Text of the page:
Dispersing and emulsifying is also performed by valve, vacuum, centrifugal, rotary and ultrasonic homogenizers. Statistically, the most commonly used are valve homogenizers. The principle of their operation is high pressure (8-25 MPa) generated in a small gap between the valve and the valve seat. The drawback of such devices is the rapid wear of valves and seals when producing fine dispersions (particle size of 1-1.8 microns). Also, valve homogenizers are energy-intensive and are difficult to service.

Rotary devices are easier and less energy-intensive. But they too have their disadvantages. Their main disadvantage is foaming of the product during processing.

The rotary-pulsating devices operate on the principle of the intervals in the product flow in the rotor-stator system. It causes cavitation, hydrodynamic shocks and turbulence, which provide dispersion.

Among these homogenizers, a special place belongs to the colloid mills. They are fine grinding devices and can simultaneously disperse and homogenize the material. The treated mixture is passed through the gap between the rotor and the stator.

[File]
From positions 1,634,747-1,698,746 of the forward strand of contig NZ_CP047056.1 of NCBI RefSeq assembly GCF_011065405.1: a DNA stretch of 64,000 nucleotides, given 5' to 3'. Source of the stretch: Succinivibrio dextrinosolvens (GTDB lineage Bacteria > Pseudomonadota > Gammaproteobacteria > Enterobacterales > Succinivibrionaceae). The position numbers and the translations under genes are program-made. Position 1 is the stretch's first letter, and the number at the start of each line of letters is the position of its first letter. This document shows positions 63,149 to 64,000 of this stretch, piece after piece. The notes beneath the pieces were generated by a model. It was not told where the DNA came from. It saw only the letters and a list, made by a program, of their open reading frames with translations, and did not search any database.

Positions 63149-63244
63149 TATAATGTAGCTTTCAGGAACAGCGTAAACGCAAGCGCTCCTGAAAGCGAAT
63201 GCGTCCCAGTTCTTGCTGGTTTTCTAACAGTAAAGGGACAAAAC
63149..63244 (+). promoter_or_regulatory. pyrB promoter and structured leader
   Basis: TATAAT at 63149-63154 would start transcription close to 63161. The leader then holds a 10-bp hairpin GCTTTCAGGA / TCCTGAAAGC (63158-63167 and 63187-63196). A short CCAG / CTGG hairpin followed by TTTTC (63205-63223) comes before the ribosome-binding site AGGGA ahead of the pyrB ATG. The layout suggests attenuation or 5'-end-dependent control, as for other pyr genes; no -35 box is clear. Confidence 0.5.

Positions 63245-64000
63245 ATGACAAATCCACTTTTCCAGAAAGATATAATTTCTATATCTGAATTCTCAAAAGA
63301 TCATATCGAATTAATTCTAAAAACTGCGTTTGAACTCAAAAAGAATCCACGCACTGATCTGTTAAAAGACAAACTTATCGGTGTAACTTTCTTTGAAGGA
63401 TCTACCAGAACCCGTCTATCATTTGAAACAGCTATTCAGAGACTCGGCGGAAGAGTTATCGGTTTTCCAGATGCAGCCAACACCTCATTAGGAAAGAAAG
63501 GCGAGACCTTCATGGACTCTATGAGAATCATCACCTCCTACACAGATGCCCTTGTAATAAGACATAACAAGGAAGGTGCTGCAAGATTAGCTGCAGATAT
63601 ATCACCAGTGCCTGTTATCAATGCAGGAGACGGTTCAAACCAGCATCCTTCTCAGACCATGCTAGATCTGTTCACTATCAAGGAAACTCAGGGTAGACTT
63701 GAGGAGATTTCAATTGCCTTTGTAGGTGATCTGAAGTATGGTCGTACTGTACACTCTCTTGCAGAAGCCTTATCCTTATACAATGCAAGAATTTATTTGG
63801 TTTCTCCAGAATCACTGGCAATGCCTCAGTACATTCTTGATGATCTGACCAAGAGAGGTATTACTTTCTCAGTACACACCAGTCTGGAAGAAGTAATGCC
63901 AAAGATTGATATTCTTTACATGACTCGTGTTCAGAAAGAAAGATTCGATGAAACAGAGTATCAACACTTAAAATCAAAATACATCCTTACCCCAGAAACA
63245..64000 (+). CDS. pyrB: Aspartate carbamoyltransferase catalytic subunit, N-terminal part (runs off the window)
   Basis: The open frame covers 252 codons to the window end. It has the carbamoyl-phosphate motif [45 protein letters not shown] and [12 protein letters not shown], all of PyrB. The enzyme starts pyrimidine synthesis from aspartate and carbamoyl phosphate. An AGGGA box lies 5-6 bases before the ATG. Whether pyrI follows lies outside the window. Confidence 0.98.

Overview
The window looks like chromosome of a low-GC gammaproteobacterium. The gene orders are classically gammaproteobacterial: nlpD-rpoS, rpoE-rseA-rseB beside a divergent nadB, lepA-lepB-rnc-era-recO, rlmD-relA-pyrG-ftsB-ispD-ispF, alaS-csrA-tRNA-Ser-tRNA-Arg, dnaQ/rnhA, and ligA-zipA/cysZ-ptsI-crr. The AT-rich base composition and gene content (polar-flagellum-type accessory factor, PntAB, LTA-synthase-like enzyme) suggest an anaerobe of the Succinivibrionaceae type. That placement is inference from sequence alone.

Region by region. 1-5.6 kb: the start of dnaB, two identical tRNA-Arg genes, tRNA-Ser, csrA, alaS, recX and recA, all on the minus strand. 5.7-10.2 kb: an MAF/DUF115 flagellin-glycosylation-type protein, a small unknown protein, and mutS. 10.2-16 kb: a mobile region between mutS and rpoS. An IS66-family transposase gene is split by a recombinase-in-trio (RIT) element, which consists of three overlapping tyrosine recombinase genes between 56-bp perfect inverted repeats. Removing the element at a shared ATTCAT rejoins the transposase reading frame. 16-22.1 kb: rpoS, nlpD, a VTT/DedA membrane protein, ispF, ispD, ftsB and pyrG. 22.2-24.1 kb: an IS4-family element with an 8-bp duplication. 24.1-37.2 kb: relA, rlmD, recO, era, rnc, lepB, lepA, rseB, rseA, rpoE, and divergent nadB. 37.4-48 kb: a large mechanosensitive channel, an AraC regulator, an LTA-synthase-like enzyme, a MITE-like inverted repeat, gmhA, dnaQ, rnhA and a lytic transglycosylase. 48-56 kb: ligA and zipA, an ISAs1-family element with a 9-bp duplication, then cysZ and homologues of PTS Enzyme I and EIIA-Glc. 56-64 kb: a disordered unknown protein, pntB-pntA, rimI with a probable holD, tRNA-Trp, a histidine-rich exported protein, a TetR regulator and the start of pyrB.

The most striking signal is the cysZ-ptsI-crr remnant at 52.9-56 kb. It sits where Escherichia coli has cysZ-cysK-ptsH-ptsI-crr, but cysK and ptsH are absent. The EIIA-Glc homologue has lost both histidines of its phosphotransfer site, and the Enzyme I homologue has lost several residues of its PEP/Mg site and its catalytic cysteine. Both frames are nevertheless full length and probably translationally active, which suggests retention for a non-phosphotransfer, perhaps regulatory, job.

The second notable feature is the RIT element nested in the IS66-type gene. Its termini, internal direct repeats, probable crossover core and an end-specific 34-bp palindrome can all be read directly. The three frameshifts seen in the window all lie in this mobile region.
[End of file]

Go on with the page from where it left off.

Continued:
GlobeCore produces KLM colloid mills, intended for production of highly stable colloidal solutions, extremely fine suspensions, mixtures and emulsions. Additionally, a complex geometric surface of the rotor creates a greater turbulence which breaks the particles of the product.

Under the a centrifugal force and high relative speed between the rotating rotor and the stationary stator, the liquid and semi-liquid materials become uniform, finely divided and homogeneous mixtures and emulsions.

The heating jacket supplies or removes heat in the grinding zone.

Ultrasonic Homogenizer for Production of Sour Milk Products